The masses pulsed and grooved to K’naan‘s intercontinental tapestry of rap beats, rock, and Afropop melodies. The Somali MC took fans to higher ground with tracks from his debut album Dusty Foot Philosopher (2005) and his latest release Troubadour, one of last year’s best, and most ambitious, hip-hop releases.
In song, K’naan grabs hold of your heart and mind because of his gift for being a unique voice for himself as well as his fellow countrymen. Opening with the joyfully tragic third-world anthem “ABC’s”, a crop of cellphones and mini-cams sprouted up in the front row to capture the moment. He floated across the stage, casually donning a faded denim button-down shirt with dark green pants. His clothes might have been low-key and understated, but as he made his way through the song he wore a big fuzzy fur hat, like a king honoring his people with a royal performance.
Traversing through the funkied and soulful “I Come Prepared”, and the tweeter-rattling crunk joint “Does It Really Matter”, K’naan’s intricate, journalistic rhymes and crafty punch lines uplifted, entertained and educated. His charm lies in his ability to simultaneously chronicle his experiences from growing up in the war-torn Horn of Africa while also sounding off on the global state of hip-hop.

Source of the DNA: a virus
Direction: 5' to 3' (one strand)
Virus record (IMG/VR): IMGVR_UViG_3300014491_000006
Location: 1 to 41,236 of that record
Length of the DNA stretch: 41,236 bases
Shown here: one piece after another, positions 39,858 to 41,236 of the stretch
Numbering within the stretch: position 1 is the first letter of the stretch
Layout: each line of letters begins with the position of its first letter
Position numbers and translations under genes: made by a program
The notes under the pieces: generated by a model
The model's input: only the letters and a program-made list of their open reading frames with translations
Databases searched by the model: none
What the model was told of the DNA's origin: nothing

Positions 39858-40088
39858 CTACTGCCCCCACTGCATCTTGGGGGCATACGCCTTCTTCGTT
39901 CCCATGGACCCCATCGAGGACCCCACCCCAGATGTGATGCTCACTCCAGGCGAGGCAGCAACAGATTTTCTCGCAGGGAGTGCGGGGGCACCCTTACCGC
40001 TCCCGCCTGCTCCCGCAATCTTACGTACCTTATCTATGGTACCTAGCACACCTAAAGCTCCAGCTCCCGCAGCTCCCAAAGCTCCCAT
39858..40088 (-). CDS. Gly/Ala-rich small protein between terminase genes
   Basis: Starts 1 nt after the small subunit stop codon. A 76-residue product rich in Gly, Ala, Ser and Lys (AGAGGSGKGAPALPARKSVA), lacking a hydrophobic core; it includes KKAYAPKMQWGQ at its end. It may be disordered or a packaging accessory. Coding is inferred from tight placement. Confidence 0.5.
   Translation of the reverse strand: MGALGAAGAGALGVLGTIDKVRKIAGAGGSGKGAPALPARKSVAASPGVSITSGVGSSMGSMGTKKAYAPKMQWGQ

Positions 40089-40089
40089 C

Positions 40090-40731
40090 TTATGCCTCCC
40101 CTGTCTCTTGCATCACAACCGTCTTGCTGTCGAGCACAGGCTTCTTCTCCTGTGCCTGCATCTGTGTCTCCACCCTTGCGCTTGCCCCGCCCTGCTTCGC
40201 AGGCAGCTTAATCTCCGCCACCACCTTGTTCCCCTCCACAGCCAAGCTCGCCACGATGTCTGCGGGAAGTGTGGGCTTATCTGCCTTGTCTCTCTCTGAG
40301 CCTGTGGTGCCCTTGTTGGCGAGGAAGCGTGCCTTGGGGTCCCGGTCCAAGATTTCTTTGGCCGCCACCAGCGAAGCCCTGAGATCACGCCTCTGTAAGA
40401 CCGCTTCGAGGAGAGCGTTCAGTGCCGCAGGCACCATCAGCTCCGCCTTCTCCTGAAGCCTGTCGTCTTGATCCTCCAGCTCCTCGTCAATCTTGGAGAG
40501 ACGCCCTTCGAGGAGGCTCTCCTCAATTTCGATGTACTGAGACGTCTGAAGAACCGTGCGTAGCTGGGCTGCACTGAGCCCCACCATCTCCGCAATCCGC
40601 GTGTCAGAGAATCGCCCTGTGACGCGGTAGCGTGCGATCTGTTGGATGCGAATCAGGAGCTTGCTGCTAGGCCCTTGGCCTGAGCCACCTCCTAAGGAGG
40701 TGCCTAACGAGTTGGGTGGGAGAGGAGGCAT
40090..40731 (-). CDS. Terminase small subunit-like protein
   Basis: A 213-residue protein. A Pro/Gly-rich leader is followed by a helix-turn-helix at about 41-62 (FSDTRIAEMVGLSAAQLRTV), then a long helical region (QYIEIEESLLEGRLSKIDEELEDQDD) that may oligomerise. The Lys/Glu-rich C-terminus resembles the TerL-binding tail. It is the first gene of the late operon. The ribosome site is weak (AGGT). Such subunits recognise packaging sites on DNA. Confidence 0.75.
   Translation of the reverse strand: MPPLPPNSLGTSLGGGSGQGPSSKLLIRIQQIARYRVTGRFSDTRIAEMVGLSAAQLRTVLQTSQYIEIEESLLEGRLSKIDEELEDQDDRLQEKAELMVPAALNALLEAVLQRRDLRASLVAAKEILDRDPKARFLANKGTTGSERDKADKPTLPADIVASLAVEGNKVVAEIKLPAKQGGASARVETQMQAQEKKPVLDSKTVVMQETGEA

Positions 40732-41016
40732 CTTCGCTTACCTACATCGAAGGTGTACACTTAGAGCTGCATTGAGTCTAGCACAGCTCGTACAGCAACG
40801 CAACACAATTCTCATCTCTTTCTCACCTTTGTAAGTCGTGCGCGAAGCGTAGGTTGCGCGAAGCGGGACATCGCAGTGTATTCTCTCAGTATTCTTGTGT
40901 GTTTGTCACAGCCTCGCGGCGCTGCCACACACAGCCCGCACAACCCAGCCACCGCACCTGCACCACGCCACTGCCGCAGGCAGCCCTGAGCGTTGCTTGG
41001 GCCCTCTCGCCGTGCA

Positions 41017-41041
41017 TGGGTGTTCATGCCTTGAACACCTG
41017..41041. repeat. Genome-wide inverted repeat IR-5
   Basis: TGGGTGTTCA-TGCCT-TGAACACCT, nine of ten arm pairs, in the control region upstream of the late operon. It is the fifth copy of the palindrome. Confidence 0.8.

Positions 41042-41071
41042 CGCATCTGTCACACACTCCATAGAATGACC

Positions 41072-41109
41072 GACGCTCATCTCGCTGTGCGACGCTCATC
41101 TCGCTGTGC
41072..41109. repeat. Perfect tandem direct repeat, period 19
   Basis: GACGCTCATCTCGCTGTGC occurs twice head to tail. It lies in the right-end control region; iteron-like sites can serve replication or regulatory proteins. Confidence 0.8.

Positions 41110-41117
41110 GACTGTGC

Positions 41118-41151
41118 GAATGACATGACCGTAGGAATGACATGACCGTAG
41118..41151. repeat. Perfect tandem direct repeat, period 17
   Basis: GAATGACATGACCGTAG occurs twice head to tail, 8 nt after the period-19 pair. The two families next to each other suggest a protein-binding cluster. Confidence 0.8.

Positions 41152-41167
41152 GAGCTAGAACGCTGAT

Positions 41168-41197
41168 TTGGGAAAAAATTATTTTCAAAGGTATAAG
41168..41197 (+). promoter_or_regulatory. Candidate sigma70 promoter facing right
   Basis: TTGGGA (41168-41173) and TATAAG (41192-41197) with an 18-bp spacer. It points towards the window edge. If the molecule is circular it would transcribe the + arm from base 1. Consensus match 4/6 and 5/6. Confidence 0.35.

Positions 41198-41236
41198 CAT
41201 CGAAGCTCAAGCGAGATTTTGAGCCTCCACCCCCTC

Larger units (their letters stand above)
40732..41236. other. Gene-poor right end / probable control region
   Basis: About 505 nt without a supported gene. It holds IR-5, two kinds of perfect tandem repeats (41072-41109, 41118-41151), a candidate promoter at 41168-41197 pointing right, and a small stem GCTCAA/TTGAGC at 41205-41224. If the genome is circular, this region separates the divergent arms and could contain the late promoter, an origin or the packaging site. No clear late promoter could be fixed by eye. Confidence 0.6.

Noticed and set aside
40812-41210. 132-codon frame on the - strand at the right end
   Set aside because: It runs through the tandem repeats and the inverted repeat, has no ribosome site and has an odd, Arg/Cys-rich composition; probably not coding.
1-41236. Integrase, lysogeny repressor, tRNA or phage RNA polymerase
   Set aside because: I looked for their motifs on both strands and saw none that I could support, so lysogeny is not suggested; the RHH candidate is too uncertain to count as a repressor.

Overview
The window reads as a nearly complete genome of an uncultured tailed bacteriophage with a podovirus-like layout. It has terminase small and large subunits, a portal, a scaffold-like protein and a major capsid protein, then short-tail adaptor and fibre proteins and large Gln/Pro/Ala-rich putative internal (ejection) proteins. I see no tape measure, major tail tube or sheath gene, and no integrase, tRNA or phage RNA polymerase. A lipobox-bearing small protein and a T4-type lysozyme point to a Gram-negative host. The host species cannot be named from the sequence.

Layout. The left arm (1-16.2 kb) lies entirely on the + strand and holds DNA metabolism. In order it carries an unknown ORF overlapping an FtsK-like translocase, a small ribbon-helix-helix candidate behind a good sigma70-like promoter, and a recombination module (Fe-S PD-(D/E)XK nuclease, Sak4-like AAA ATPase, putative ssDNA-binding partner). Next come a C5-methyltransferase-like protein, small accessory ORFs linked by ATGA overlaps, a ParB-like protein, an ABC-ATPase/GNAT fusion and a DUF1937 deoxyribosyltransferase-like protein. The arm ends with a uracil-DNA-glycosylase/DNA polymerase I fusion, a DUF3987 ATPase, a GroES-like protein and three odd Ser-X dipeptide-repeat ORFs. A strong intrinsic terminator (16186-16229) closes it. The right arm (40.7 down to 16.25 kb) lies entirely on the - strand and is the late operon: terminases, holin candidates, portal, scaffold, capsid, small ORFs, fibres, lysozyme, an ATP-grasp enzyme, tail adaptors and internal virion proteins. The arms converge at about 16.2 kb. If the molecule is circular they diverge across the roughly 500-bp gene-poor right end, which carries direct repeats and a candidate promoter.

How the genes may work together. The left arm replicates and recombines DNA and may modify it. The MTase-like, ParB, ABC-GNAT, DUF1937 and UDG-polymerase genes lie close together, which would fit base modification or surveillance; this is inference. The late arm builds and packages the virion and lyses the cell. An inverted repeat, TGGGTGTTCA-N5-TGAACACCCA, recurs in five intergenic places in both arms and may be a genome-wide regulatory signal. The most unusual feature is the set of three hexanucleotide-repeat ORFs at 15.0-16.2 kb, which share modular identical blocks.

He things down for reflective ballads “Take a Minute” and “Wavin’ Flag” before inviting a fan on stage to sing “Be Free”. The fan, Kate, owned the stage all by herself, earning that privilege through K’naan’s reaction to her original YouTube performance.
K’naan ended his set in typical fashion: by sharing his life story of how he came to America as a young boy using an a capella croon, spoken word poetry, and rhyming all to tell an intimate tale of joy, heartache and triumph.
Segueing us from K’naan to headliner Wale, was DJ Omega. Mixing samples from Kanye West’s Graduation with a dose of ‘90s gangsta-funk, he tried his best to sustain the energy of K’naan’s show.
It turned out to be a futile attempt, however, though no fault of his own. It was simply a case of putting the wrong guy in the headlining spot.
Photos by Colleen Catania
// Short Ends and Leader
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